Hence the fine monopolistic line our friend must walk and, in recent years, the tightrope beneath her has begun to fray. The current recession makes families and firms consume less water. That’s wonderful for nature, but horrible for her utility’s bottom line. She is simultaneously pleased and tormented. Her job is to lock in more efficiency, but her boss offers veiled threats if she does. Unless our friend backs off on conservation, her position, team and budget risk being eliminated first in austerity measures. If she saves more water, her position in her organisation falls in proportion, if not at an even faster rate. Then her skills become worthless in the marketplace. Who hires someone good at eroding the bottom line?

This is the Third Paradox of Water: conserving water destroys revenues; a thriving utility must reward waste.

Frugal utilities have less room to negotiate. Those that encourage water saving today must punish their customers tomorrow with higher rates. These incongruities remain true at the household level, the building level, the neighborhood, the municipal district and the river. Perversely, the existence of a water monopoly means that all people involved in it – from the person flushing the toilet to the government Water Board setting targets for water allocations – are left with no choice, no competition and no incentives to conserve.

Indeed, the Third Paradox ensures that the most frugal, responsive and equitable users and managers in a vertically integrated water monopoly can only succeed through subterfuge or martyrdom. As this paradox undercuts performance and customer relations, it is known throughout the water industry as “the death spiral”.  We must destroy a monopoly’s water in order to save the utility.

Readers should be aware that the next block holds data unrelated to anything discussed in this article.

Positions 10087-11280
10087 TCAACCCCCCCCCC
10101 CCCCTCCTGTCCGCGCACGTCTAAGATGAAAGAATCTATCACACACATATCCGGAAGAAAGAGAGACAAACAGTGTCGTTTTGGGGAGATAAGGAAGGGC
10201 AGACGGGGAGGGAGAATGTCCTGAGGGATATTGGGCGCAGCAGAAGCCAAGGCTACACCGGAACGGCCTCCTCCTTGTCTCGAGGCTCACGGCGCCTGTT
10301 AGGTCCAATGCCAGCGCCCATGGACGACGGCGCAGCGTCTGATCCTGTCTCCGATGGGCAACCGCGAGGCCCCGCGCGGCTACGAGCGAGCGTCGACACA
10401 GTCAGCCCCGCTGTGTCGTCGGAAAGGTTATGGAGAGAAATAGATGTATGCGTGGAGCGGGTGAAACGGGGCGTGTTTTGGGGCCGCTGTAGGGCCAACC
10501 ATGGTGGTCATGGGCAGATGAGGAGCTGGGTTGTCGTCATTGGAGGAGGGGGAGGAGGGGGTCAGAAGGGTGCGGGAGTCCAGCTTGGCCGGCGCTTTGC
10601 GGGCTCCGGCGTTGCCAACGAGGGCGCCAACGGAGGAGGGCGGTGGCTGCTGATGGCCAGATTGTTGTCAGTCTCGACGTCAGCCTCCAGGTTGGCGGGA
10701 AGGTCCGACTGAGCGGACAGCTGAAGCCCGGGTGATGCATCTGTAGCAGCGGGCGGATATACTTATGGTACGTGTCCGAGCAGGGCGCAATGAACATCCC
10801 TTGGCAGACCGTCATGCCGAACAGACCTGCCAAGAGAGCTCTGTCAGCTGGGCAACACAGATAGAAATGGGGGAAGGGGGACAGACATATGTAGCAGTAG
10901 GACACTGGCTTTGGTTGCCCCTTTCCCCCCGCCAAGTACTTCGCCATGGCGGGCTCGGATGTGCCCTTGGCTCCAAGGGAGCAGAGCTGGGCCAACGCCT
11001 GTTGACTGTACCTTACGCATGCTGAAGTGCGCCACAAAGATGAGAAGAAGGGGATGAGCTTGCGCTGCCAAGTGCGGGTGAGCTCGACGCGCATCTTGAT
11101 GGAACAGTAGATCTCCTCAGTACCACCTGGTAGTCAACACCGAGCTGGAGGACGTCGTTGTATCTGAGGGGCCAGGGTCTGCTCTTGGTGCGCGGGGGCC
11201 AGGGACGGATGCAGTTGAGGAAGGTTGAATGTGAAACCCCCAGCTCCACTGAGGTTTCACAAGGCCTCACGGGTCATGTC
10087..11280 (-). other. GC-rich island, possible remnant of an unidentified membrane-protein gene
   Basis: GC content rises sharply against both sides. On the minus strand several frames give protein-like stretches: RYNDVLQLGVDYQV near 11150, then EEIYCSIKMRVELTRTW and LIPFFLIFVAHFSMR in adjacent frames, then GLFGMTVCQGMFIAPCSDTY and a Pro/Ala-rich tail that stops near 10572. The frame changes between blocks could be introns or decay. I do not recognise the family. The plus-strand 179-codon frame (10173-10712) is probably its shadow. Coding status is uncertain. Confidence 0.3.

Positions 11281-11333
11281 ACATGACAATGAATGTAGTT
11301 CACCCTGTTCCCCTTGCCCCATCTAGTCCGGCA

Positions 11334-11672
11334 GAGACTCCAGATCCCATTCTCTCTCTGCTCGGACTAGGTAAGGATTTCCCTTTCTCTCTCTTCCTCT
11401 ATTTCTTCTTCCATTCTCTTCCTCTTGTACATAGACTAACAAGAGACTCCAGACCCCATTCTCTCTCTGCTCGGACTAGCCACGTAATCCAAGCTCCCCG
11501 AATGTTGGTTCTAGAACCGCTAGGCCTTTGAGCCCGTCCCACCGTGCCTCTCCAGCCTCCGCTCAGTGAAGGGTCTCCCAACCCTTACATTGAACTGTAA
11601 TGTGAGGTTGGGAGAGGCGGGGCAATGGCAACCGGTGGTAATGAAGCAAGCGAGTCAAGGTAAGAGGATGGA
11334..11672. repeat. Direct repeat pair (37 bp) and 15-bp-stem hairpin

The converse is that we unlock the monopoly in order to save both water and the utility. That resolution to the Three Paradoxes of Water comes in our next and final contribution.

NEXT: Resolving water’s paradoxes

James G Workman and Montgomery F Simus are co-authors of the forthcoming book H2Ownership vs The Three Paradoxes of Water and co-founders of SmartMarkets LLC, an online, utility-based system that they say could unleash a widespread, egalitarian race to conserve water and energy in cities worldwide. Workman is also the author of Heart of Dryness: How the Last Bushmen Can Help Us Endure the Coming Age of Permanent Drought, excerpted by chinadialogue in 2010. The authors can be reached at [email protected] and [email protected].

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Dr.A.Jagadeesh Nellore(AP),India
E-mail: [email protected]

Drinking Water is a costly commodity

With Mineral water pervading even in Developing countries.drinking water has become a costly commodity.

Dr.A.Jagadeesh Nellore(AP),India
E-mail: [email protected]

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对于节约这件事情的研究,我们还不是很多。这篇文章为我们提供了一个楷模,那就是,美国人说的不总是对的,至少是理论上如此。美国,最为全球最先进,也是最先开展public utility管制的国家,各州以及各县的管制情况应该是千差万别,所以呢,中国读者不用为美国这么多的自来水公司感到吃惊。

自来水行业呢,实际上是垄断性比较小的行业,绝大多数都是地区性质的小企业,这也难怪美国那么多的水公司。相反,电力行业的集中度就很高,目前在美国大约有3600多个电力公司。所以,本文上来就说自来水公司这种自然垄断实际上是不很合适。另外,按照美国著名的托梅因教授(Professor Joseph Tomain)的意见,垄断最主要的特征是随着规模的扩大,或者营业额的提高,成本会自然下降,这实际上是对消费者有好处的。当然了,前提是,政府要“管得住”,公用事业公司的财务要透明,要接受监督,要民主参与才行。